analogWrite (DAC) Examples?


#1

I’m trying and (Google is) failing to find some good examples that use analogWrite() – true analog, not PWM. Does anyone have any ideas?


#2

Reference and examples here: https://docs.particle.io/reference/firmware/electron/#analog-output-dac-

// SYNTAX
pinMode(DAC1, OUTPUT);
analogWrite(DAC1, 1024);
// sets DAC pin to an output voltage of 1024/4095 * 3.3V = 0.825V.


#3

I’ve posted some PoC for playing some raw audio via analogWrite()


#4

I’d seen that, but I was actually wondering about practical applications. So far I’ve seen music and sound, which are admittedly pretty good…


#5

Thanks, ScruffR. I got it to play an 880 Hz sound, although I did need to reset the Photon before it would talk to the cloud again, I think because the system mode was manual.

I was trying to see what this – https://go.particle.io/shared_apps/5aef6f695286fce9cb00035e (from your post on Audio, SD cards and speakers?) was all about, but the link just brings me to my apps in the web ide.


#6

Not quite sure what you mean by practical, but take a look at my APRS library. I use analogWrite to generate a Bell 202 modem (1200 baud) tone using AFSK to encode data for radio transmission. Typical use is for building a High Altitude Balloon tracker, or tracking anything.


#7

Sorry for that, I have since removed the app but totally forgot about the link to it.
I’ll try to see if I can find it somewhere.


@mprogers, I’ve found my project. I filed it as Pull Request with @jvanier’s particle-speaker library

Since the PR hasn’t been merged yet, you’d need to manually import the adapted library files to have the example work.
If you need help with that, just tag me again.


#8

Update:
@jvanier has just merged my PR and now you can use the sample directly from the library 1.1.0

You will need to provide your sounds in a sound.h header tho’, since USE THIS EXAMPLE does not copy over the provided sound.h.
Alternatively you can select sound.h and hit USE THIS EXAMPLE and just copy this minimal code to the end of it

#include "speaker.h"        

const int audioFrequency = 22050; // Hz

Speaker speaker((uint16_t*)sound, sizeof(sound) / sizeof(sound[0]));
void setup() {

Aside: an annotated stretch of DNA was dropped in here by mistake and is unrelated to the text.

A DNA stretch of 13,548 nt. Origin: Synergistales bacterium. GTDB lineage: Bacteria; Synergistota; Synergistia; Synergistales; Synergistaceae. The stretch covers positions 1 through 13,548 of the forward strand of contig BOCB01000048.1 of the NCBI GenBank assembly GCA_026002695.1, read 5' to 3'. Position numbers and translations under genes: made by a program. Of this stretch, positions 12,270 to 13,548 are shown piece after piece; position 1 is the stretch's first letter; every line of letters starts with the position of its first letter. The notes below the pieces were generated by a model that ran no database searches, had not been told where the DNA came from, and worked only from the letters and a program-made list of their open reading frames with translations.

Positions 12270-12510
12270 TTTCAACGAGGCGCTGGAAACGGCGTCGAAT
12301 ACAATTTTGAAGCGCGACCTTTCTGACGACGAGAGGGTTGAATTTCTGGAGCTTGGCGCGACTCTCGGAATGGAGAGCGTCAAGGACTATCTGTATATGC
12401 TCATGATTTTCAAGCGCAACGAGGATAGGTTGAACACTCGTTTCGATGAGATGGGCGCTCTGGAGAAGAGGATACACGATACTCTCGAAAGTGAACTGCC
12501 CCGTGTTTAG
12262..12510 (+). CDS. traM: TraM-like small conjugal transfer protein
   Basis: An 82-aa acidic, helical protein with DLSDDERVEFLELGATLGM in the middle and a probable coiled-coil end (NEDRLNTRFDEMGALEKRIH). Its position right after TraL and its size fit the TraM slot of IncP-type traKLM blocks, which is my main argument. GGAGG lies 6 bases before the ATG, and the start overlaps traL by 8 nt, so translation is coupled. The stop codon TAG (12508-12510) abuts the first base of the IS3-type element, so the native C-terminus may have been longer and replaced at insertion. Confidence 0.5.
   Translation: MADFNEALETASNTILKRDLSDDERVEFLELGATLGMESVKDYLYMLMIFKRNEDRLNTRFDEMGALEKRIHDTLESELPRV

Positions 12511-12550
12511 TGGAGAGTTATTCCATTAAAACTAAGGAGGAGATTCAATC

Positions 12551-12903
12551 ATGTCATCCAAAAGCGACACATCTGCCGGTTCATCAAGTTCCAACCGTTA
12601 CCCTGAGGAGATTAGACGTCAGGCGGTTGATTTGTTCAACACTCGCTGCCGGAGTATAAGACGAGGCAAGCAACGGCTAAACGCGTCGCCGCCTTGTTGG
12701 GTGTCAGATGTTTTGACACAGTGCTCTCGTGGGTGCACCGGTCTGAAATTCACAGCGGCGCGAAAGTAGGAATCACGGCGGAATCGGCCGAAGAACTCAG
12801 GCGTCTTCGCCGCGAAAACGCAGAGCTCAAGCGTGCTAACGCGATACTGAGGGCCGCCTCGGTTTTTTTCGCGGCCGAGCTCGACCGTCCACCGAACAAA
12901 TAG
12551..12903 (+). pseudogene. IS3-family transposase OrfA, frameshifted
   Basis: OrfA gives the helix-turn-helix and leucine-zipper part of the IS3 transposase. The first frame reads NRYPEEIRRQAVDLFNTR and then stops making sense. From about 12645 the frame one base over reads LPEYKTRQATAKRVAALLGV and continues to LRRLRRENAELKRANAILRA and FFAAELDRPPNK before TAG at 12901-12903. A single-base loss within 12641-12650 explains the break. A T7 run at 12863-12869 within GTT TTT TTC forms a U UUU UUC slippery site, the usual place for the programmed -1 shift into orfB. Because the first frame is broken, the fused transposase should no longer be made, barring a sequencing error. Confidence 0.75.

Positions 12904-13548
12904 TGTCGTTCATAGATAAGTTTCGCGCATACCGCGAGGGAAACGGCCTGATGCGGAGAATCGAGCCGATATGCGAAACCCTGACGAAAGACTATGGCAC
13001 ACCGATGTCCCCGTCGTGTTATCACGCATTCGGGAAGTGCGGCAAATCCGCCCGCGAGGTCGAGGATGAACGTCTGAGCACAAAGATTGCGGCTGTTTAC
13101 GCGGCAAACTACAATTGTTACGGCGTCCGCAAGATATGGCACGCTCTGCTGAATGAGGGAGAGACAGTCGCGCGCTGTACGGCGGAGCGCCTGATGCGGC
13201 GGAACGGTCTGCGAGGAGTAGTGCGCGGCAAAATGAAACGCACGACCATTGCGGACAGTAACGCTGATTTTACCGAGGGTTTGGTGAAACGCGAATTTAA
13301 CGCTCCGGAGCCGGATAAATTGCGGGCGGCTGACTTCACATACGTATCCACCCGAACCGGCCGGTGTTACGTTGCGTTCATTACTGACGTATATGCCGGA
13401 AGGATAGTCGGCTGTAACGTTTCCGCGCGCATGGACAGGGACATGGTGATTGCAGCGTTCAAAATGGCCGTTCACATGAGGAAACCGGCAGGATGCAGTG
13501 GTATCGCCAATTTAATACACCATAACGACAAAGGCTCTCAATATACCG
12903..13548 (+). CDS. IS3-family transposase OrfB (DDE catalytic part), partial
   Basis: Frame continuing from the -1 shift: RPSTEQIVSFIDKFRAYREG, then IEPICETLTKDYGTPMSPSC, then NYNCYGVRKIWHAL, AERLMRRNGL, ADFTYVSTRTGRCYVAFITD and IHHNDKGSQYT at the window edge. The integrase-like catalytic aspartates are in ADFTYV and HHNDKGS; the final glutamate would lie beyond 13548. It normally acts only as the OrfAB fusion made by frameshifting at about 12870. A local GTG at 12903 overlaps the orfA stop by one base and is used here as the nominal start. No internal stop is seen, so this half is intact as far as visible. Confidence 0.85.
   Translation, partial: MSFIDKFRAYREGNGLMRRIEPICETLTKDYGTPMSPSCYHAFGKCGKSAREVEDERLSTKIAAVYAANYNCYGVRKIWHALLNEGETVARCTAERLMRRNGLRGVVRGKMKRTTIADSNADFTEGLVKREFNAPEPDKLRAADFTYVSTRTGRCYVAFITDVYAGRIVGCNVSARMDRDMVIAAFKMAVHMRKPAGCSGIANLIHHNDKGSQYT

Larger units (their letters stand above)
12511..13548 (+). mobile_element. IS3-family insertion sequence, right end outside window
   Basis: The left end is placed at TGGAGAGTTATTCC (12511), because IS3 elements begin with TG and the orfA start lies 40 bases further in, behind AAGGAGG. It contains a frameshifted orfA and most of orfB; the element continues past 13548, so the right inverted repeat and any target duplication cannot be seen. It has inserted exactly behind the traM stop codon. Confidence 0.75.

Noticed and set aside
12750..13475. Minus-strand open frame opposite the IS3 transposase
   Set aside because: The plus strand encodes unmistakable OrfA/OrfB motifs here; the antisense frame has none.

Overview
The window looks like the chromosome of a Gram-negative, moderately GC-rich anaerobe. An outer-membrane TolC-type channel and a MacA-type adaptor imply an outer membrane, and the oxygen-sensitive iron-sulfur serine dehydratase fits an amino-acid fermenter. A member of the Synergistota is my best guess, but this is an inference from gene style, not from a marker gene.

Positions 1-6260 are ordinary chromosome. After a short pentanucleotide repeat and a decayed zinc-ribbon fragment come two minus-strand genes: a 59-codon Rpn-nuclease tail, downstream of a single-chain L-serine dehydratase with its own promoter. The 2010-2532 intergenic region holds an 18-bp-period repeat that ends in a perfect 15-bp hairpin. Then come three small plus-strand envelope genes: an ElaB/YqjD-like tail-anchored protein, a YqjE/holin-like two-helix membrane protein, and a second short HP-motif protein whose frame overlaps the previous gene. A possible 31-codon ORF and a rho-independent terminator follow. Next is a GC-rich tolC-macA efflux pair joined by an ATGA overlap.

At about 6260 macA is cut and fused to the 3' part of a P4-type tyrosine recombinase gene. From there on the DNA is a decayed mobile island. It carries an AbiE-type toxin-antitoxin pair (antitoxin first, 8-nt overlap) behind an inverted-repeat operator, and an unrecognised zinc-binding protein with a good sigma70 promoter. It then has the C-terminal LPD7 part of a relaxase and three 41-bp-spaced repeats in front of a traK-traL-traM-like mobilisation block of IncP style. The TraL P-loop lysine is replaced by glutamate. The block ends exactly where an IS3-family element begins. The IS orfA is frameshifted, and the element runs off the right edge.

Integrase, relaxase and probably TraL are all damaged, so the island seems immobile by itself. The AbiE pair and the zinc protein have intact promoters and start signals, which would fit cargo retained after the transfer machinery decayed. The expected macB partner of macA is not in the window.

speaker.begin(audioFrequency);
}

#9

Thank you! I can see many places where this would be useful (especially once I get the amplifier they’d mentioned: right now I can barely hear it). I don’t see where it’s actually calling analogWrite(), though – what’s the mechanism that’s making it walk through the buffer? As usual, I know there’s something I don’t know, I just don’t know what it is that I don’t know :smile:


#10

The speaker library is not using analogWrite() but the underlying (low level) function that’s also used by analogWrite() but in a more sophisitcated way.

In order to provide constant timing, the controller is setup to directly feed the contents of the sound buffer to the pin each time a hardware timer expires.
This is called DMA (direct memory access) and keeps the application thread free for other purposes without ever needing to care about analogWrite().

Speaker::setupHW() is the function that does all the preperation work

If you want to do it “manually” via analogWrite() you should be able to get some results with the code I linked to in my first reply. But since the writing is performed on the application thread, I chose to go for SYSTEM_MODE(MANUAL) to avoid the cloud tasks interfering with the timing.
But you can try AUTOMATIC mode, as the actual output happens in an interrupt routine (SparkIntervalTimer), so the impact should (hopefully) not be too big.

In regards of volume, what speaker are you using?
Since the GPIO can only drive up to 20mA@3.3V, you may get better results with a smaller speaker with higher impedance.
Although having a dedicated amplifier is never a bad idea.


#11

Thanks for the explanation, this gives me a good starting point. As far as the speaker is concerned, it’s just a little piezo-speaker, the only one that I had close at hand.


#12

I’m using a 32 Ohm 30mm speaker which is loud enough for normal hearing experience in an otherwise quietish environment.